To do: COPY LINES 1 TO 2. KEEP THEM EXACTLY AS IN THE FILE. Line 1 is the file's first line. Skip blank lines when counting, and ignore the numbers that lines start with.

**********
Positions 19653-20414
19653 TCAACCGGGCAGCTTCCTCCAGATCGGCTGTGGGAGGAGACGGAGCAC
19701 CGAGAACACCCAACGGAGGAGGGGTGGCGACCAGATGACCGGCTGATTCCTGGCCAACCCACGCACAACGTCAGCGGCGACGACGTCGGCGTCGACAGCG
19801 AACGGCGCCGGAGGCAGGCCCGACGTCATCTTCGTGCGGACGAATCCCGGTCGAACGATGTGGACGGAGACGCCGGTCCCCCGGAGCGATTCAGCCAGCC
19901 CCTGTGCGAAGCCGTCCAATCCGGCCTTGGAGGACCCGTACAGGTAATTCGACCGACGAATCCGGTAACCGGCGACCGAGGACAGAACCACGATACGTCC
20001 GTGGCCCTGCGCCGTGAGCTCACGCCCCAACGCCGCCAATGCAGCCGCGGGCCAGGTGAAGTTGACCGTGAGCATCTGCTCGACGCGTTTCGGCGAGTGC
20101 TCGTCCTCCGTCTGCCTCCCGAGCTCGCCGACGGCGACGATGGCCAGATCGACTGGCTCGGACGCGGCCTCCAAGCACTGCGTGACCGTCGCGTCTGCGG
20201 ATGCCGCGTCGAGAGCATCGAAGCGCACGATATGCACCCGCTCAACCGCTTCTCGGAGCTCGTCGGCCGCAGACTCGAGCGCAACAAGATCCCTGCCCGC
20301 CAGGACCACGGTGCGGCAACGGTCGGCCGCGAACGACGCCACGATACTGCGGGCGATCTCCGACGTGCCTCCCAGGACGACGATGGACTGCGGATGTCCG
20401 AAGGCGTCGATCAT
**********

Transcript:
Positions 19653-20414
19653 TCAACCGGGCAGCTTCCTCCAGATCGGCTGTGGGAGGAGACGGAGCAC